Map of Teacher Stories Tracks How Lack of Technology Is Affecting Student Learning Nationwide
Teacher stories add to growing support for funding to close the nation's digital divide.
SAN FRANCISCO, May 21, 2020—With 12 million students in the United States without access to the internet or a tablet or laptop at home, schools forced to shift to online learning during the coronavirus pandemic are helping students connect to Wi-Fi in parking lots, delivering work packets to doorsteps, dropping off hot spots to homeless families, and providing instruction via public television or local newspapers. Teachers who themselves don't have high-speed access are sitting in their cars outside stores or buildings with Wi-Fi to create and send their lesson plans and meet with students online.
Common Sense is collecting and sharing these powerful stories of teachers and families through a new interactive state map with more than 150 stories from 39 states, to illustrate the breadth of the problem as part of its Connect All Students campaign. The campaign aims to encourage lawmakers to include direct funding in the next emergency stimulus bill for broadband internet and devices.
The connectivity issue was a serious problem before the coronavirus pandemic, but with more than 50 million children finishing the school year from home and facing the prospect of continuing distance learning this summer and into the next school year, the consequences are even more dire. Without equal access to vital online learning and internet connectivity, they are being left behind their peers.
"My students cannot possibly receive the same level of instruction as those with devices and the internet. My students cannot possibly compete in our society when they are not given a level playing field through no fault of their own," said Bianca, an elementary school teacher in Colorado.
"I am not a teacher, but work in a program for first-gen, disadvantaged youth in a rural setting. Our governor has provided hot spots in parking lots. However, many of these students' families don't have a car to get to the parking lot, nor a device for the students to work on," said Jim, who works with middle and high school students in Arizona.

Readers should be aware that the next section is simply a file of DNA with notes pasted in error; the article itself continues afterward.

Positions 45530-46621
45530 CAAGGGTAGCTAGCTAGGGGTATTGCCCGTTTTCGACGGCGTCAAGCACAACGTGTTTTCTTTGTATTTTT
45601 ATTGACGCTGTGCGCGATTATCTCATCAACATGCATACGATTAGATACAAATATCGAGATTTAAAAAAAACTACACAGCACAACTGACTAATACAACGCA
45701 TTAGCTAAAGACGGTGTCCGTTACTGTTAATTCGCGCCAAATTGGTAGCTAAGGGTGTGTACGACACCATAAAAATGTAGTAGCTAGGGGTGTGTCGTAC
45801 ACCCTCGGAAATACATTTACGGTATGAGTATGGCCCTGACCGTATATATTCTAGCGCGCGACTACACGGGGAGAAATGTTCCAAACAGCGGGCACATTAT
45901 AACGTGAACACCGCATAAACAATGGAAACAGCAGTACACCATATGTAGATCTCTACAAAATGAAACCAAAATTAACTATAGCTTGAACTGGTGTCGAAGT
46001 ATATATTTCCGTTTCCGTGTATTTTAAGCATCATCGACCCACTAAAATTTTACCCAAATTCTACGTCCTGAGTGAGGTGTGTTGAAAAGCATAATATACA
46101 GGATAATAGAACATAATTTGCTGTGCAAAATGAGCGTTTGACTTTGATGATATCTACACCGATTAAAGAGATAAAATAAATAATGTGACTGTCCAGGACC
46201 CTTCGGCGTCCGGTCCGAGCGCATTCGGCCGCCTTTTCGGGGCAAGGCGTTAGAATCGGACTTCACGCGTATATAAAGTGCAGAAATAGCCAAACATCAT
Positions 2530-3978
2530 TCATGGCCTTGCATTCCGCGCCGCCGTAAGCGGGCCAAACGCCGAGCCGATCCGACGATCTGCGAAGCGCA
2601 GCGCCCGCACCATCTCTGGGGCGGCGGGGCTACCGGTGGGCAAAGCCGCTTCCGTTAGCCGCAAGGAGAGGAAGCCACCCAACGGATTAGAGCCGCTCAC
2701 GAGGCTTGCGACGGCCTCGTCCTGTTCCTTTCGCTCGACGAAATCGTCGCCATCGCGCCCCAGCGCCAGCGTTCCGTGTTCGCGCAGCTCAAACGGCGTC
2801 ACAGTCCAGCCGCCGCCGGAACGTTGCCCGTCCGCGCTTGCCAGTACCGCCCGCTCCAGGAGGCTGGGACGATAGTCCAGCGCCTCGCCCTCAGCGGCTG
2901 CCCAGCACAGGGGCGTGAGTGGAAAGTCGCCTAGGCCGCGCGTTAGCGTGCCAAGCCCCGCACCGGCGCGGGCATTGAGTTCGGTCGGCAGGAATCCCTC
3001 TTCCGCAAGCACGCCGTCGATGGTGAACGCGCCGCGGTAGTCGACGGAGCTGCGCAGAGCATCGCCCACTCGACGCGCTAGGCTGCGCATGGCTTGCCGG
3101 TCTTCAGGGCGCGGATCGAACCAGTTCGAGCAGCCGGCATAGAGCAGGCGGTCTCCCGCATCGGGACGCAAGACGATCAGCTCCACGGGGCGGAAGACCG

"For some of our students, access to the internet and devices has been a true challenge. I've been making paper copies of assignments and dropping off at students' homes along with chapter books, school supplies, and food and snack bags. I've mailed some along with self-addressed, stamped envelopes for returning the completed work," said Miguelina, a middle school teacher in Florida. "My team and I are also constantly contacting parents and students by phone. Some students even take pictures of completed assignments and email them to us—whatever it takes to keep them learning and connected to their teachers and friends!"
Find the full map with more quotes and statistics here.
The map is the latest in the #ConnectAllStudents campaign by Common Sense to close the digital divide and make sure every family has equal access to broadband. The campaign taps into Common Sense Education's powerful network of more than 910,000 registered educators to gather teacher and student experiences of the digital divide at www.commonsensemedia.org/connect-all-students.
In March, Common Sense launched Wide Open School, a collection of learning resources and a daily schedule for pre-K through high school. But without internet access, students can't use the resources. Teachers want connectivity, and so do leaders in tech, media, and education. Last week the American Federation of Teachers, Amplify, the Boys and Girls Clubs of America, Everyone On, GoNoodle, Khan Academy, Land O' Lakes, Lego, Mozilla, the National Head Start Association, Newsela, Noggin, Playworks, Remind, Salesforce, Scholastic, Sesame Workshop, and the Southern Education Foundation joined Common Sense in a public message to Congress to close the digital divide to ensure access for all students.
The digital divide exacerbates economic inequality and lack of opportunity, and it curtails access to health care and pandemic information, applying for critical benefits, and job training, just at a time when people desperately need to be connected.
"Students and families should not have to struggle for basic access to devices and broadband in the 21st century. Technology and all it has to offer should be accessible to everyone, for learning and to stay safe as we shelter at home," said James P. Steyer, founder and CEO of Common Sense, the leading nonprofit organization whose mission is to help kids, families, and educators thrive in a world of media and technology. "Teachers are on the front lines trying their best to help our kids. Congress must step in now to solve this problem, before students lose more of the education they need to succeed."
Common Sense contacts: